Krzysztof's Music Site

Skin Alley

The band was formed in early 1969 by Thomas Crimble (bass), Giles Pope (drums) and Max Taylor (guitar) . The line up was completed by the addition of Krzysztof Juszkiewicz (Hammond) and Richard Thomas as Manager.

After a few gigs, Max Taylor decided that his career lay elsewhere and he was replaced by Bob James (guitar, alto sax and flute). Bob’s multi - talent expanded the band’s creative possibilities immensly and the band began to get noticed in the still buzzing live gig scene.

album1_1A recording contract was soon negotiated with CBS and the first album entitled "Skin Alley" was put out.  A track from this album, "Living in Sin" was included in one of the first compilation albums put out by Columbia records who, at that time, seemed to have a roster of the greatest American bands of the late sixties.  This was titled "Fill your head with Rock", and sold worldwide in the hundreds of thousands.
Skin Alley continued with their gigging schedule which included a large festival in France at Le Bourget airport in late ‘69.

A follow up album was commissioned and the band hired an out of season holiday cottage in Pagham, Sussex to compose and rehearse the new album which came out in 1970 entitled "To Pagham and beyond".  This work expanded the band’s repertoire considerably and live appearances included colleges, clubs and spontaneous festivals amongst others. By now it was being managed by the Notting Hill based management company "Clearwater" whose roster included Hawkwind, Trees, High Tide, Cochise, Bubastis, Camel and Arthur Brown.
Just as the second album was being mixed, Giles realised that his head was taking him in other directions and he left the band.  This was when Tony Brown, aka Tony Knight, of the legendary "Tony Knight's Chessmen" of the mid-sixties joined to play drums.  Soon after this, Thomas Crimble was seduced away to join Hawkwind and the band recruited Nick Graham who had recently been a member of Atomic Rooster with Carl Palmer and Vincent Crane.
The band continued producing new material, most of the writing and singing being taken on by Nick and Bob.

The new line up was galvanised into creative togetherness by being commissioned to compose and record two film scores for an Italian production company. This was an immense creative effort in a short space of time and further expanded the musical possibilities and created the means by which we could work collaboratively on new material.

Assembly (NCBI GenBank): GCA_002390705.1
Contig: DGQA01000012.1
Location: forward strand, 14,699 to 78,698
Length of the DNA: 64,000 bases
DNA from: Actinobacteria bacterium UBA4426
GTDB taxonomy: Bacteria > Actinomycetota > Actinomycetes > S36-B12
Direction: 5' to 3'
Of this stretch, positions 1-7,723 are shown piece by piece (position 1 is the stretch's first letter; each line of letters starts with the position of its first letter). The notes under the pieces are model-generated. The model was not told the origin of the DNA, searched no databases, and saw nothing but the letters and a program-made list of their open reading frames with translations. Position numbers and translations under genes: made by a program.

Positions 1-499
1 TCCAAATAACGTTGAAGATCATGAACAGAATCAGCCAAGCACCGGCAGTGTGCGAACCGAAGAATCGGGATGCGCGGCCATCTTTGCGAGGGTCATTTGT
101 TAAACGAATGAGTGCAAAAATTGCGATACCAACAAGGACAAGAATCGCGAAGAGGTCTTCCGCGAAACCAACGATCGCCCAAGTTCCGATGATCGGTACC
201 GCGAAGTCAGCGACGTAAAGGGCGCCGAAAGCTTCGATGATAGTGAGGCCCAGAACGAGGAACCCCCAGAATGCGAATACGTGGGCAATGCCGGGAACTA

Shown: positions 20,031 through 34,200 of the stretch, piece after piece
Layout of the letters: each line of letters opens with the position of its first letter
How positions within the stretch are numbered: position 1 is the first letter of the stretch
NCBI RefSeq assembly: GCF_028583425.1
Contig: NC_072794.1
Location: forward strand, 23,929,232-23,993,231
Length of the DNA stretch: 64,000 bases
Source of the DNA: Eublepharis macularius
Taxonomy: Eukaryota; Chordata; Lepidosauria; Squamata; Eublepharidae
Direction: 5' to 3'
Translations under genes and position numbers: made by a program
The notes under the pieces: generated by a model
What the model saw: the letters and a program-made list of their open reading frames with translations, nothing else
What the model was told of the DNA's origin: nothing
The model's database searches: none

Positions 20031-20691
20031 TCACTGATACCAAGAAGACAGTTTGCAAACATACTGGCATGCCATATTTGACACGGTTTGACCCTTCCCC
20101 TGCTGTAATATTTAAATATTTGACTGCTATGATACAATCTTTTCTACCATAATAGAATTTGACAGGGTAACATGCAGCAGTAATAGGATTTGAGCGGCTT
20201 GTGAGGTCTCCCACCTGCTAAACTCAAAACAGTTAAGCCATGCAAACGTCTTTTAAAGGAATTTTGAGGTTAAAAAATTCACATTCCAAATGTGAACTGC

Soon after this, the deal with CBS ran out and we had plenty of new material to present, so we participated in a production deal arrangement with Trident studios and recorded a fresh new album with the new band, which was produced by Roy Thomas Baker.  A bunch of students was doing the same thing at Trident and they then became known as Queen.

After playing at Glastonbury, a track from this album was used on the compilation album of participating bands, entitled "Revelations".  The rest of the album failed to get placed so we abandoned this arrangement and signed directly to the record label - Transatlantic.
The album that followed was recorded at Rockfield and entitled "Two Quid Deal". Somebody heard this in New York and liked it so much that a distribution deal was done with the legendary "Stax" records.  We were their first white British band ever and we were certainly gratified by their appreciation of our work.  The band had been signed purely on the basis of the music we were creating, a criterion routinely overlooked on the British music scene.

After a live gig and a TV show in Memphis, we were introduced to Don Nix who had just been doing work at Muscle Shoals and with the Joe Cocker entourage.  He was keen to produce our next album and agreed to come to England to do this.  Hence the misinformation that we were an anglo-american band, no we were not, if anything, we were an anglo-polish band!

The resultant album was "Skin Tight" which was recorded at Chipping Norton and was done in a direct almost live-recording style, at that time unusual in England. Musically it was close to the work of many of the American bands we admired and certainly a hemisphere away from our first albumalbum4.

After the release of this album we were forced to face the reality that there would be no money coming from our record deal and the live gig scene was going the David Bowie, Mott the Hoople and Marmalade way, so, reluctantly, we disbanded.


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